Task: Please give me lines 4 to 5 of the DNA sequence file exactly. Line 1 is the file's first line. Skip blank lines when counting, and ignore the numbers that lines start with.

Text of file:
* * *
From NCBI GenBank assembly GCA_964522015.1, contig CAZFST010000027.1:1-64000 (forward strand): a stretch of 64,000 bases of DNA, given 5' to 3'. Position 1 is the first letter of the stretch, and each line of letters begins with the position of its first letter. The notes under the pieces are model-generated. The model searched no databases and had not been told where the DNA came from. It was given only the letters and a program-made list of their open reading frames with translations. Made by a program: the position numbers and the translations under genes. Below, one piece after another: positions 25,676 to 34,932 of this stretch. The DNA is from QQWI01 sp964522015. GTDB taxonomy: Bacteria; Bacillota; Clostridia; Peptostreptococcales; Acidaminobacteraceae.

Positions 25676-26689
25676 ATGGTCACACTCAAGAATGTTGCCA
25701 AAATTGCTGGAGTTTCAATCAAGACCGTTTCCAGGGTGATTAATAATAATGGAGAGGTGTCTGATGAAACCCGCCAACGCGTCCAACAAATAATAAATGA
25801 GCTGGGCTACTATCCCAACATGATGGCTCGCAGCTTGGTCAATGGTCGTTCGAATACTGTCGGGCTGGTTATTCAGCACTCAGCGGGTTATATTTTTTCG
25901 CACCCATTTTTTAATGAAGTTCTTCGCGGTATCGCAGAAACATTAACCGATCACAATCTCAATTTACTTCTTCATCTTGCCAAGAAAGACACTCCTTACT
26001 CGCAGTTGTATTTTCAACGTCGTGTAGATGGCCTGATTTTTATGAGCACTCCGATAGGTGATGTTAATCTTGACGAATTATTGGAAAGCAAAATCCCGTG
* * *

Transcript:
25701 AAATTGCTGGAGTTTCAATCAAGACCGTTTCCAGGGTGATTAATAATAATGGAGAGGTGTCTGATGAAACCCGCCAACGCGTCCAACAAATAATAAATGA
25801 GCTGGGCTACTATCCCAACATGATGGCTCGCAGCTTGGTCAATGGTCGTTCGAATACTGTCGGGCTGGTTATTCAGCACTCAGCGGGTTATATTTTTTCG